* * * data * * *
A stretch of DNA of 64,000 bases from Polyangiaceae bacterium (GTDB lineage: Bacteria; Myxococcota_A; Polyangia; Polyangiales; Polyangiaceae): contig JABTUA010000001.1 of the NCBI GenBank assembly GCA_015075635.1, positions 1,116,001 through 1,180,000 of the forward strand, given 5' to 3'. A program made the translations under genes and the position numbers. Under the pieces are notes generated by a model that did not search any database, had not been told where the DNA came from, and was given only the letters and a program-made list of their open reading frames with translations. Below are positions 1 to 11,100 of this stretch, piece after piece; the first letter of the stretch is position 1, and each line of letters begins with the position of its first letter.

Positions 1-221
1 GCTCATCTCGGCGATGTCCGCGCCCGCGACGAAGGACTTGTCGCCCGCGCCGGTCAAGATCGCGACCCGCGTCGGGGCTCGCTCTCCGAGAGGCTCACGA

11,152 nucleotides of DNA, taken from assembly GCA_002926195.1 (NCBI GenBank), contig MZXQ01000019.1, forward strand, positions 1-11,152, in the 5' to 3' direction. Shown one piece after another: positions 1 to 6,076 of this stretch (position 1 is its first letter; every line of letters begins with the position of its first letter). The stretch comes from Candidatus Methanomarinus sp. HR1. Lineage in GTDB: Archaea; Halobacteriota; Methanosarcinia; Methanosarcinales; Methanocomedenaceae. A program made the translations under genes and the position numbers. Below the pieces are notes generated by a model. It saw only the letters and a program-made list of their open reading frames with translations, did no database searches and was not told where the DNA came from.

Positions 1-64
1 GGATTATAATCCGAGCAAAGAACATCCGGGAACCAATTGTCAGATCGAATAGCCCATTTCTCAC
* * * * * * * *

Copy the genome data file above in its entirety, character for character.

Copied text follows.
A stretch of DNA of 64,000 bases from Polyangiaceae bacterium (GTDB lineage: Bacteria; Myxococcota_A; Polyangia; Polyangiales; Polyangiaceae): contig JABTUA010000001.1 of the NCBI GenBank assembly GCA_015075635.1, positions 1,116,001 through 1,180,000 of the forward strand, given 5' to 3'. A program made the translations under genes and the position numbers. Under the pieces are notes generated by a model that did not search any database, had not been told where the DNA came from, and was given only the letters and a program-made list of their open reading frames with translations. Below are positions 1 to 11,100 of this stretch, piece after piece; the first letter of the stretch is position 1, and each line of letters begins with the position of its first letter.

Positions 1-221
1 GCTCATCTCGGCGATGTCCGCGCCCGCGACGAAGGACTTGTCGCCCGCGCCGGTCAAGATCGCGACCCGCGTCGGGGCTCGCTCTCCGAGAGGCTCACGA

11,152 nucleotides of DNA, taken from assembly GCA_002926195.1 (NCBI GenBank), contig MZXQ01000019.1, forward strand, positions 1-11,152, in the 5' to 3' direction. Shown one piece after another: positions 1 to 6,076 of this stretch (position 1 is its first letter; every line of letters begins with the position of its first letter). The stretch comes from Candidatus Methanomarinus sp. HR1. Lineage in GTDB: Archaea; Halobacteriota; Methanosarcinia; Methanosarcinales; Methanocomedenaceae. A program made the translations under genes and the position numbers. Below the pieces are notes generated by a model. It saw only the letters and a program-made list of their open reading frames with translations, did no database searches and was not told where the DNA came from.

Positions 1-64
1 GGATTATAATCCGAGCAAAGAACATCCGGGAACCAATTGTCAGATCGAATAGCCCATTTCTCAC